All Dharma Masters and laypeople:
Today, we gather here and participate in this Memorial Ceremony for the Venerable Master. All of us are extremely sad. The Venerable Master left home at the age of ninteen. In order to propagate the Buddhadharma and enable the Buddhadharma to flourish, he lived in Hong Kong for many years and visited many countries in the world. For the sake of spreading the Buddhadharma to all parts of the world, he came alone to the United States in 1962, spreading the Buddhadharma to the West, enabling many Americans to understand the Buddha’s teaching. The seed of Buddhadharma has been deeply planted in everyone’s mind ground.
The Venerable Master was very simple, hardworking, and thrifty, and endured much hardship all his life. For example, he could wear one robe for many years. And the pair of shoes he wore when he entered stillness had been worn for several years. From these incidents, we can infer that the Venerable Master was indeed very thrifty.
It has been thirty-three years since the Venerable Master came to America. After much hardship, toil, sweating, and bleeding, he established a total of twenty-seven Wayplaces, and gave many Dharma talks and Sutra lectures. Several years back, the Venerable Master fell ill, but he continued to give Dharma talks and Sutras lectures. Many people were not aware of this situation. When he left the home life, He made eighteen great vows, including one in which he vowed that he would stand in for and suffer on behalf of all living beings. As a consequence of this vow, he endured much sufferring during his life.
In 1986, the Venerable Master went back to China and visited his hometown, after having been away for nearly sixty years. His relatives in China had the opportunity to see him for the first time. I have been to America several times. On the fifth of July, 1994, I came to America again with my wife. At the end of July, the Venerable Master fell ill and was hospitalized in Los Angeles. We visited him many times at the hospital. The Venerable Master was very friendly and kept talking to us. I would address him as randpa’ during our conversations. In October of last year, during one of our conversations, the Master told us that he sometimes felt great pain in his left shoulder. I said,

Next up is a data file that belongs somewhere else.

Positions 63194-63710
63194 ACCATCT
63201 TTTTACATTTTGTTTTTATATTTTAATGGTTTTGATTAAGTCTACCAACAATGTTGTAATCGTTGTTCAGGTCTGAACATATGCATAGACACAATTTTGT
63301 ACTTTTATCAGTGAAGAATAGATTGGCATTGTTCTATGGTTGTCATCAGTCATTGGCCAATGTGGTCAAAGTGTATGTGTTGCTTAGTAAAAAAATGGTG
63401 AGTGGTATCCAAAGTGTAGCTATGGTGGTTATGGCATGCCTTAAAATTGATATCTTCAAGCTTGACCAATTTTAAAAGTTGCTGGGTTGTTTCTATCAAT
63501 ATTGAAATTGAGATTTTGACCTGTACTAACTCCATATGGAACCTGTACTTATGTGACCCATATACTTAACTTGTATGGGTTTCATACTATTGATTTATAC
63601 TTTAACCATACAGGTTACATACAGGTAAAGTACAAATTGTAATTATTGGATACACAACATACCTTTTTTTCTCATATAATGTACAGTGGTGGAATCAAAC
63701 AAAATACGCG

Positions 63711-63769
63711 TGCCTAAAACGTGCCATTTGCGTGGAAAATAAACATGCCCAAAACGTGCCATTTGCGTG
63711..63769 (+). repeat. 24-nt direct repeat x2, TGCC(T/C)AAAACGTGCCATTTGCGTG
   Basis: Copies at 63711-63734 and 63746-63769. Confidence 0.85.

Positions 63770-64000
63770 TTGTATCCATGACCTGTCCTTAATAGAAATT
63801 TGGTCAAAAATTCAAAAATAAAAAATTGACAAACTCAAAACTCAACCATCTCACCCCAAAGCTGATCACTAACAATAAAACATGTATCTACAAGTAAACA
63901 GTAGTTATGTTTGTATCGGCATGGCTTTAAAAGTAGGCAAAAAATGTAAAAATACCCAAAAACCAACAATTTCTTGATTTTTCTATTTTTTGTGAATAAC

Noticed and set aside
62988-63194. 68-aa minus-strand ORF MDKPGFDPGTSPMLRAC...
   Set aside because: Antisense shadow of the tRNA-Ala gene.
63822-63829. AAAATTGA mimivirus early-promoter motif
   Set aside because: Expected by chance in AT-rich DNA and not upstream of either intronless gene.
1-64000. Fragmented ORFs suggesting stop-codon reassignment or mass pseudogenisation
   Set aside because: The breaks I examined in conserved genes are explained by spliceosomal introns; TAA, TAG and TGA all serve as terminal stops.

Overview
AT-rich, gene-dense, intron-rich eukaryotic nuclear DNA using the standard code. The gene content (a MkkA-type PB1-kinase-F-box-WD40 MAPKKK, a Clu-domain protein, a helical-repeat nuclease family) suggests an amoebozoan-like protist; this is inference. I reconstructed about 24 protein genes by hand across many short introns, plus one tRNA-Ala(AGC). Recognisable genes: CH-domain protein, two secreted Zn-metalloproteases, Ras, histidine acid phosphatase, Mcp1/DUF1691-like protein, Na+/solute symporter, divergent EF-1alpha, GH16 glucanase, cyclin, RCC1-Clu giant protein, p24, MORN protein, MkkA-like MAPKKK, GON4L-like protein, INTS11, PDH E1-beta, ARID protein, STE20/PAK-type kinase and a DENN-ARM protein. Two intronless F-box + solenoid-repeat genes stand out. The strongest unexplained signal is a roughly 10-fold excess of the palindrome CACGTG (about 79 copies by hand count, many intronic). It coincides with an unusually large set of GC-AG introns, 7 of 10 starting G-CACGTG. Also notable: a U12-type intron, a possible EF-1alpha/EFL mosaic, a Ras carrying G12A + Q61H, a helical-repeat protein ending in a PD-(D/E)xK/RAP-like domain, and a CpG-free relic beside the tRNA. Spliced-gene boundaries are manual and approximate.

“Grandpa, I hope you get well soon. I am willing to stand in for you and take all your suffering.” The Master told me not to make such promises, for whatever we say might come true.
“If you were to fall sick, who would take care of you?” He advised us to study the Buddhadharma well. He said that it is no easy matter to live one’s life, and that one should aspire to be a good person.
On the twenty-fourth of March, we visited the Venerable Master again. The Master was very ill then, lying on the bed and unable to even sit up. He also had difficulty talking to us. The Venerable Master held my hands tightly for a long time He did not let them go. He said that although he was so ill, he had not asked anyone to inform us about his illness, because he didn’t want us to worry about him. On the seventh of April, the Venerable Master’s condition worsened, and he was hospitalized again. For the two months from that day until he passed away on the seventh of June, we and the other Dharma Masters nursed and took care of him.
Although the Master’s physical body has left us, his strict discipline, precepts, rules of deportment, and the Six Guiding Principles will remain forever. The Venerable Master propagated the Buddhadharma and committed himself to the Buddha’s teaching for his entire life. He made important contribution to the Buddha’s mission, and his spirit will remain forever in our memory.
The Venerable Master, Grandpa, may you rest in peace!
Thank you. Amitabha
He knows the minds of living beings, without the thoughts of living beings;
He penetratingly understands Dharmas without having thoughts of Dharmas.
Although there are differences, everywhere he is without discriminations,
As he travels to all the millions of nayutas of kshetras.
With the treasury of the wondrous Dharmas of limitless Buddhas,
He accords, contemplates, and enters.
He knows all living beings’ basic practices, and
Reaches a place like that of the World Honored One.
Chapter on The Merit and Virtue from First Bringing Forth the Mind, the Flower Adornment Sutra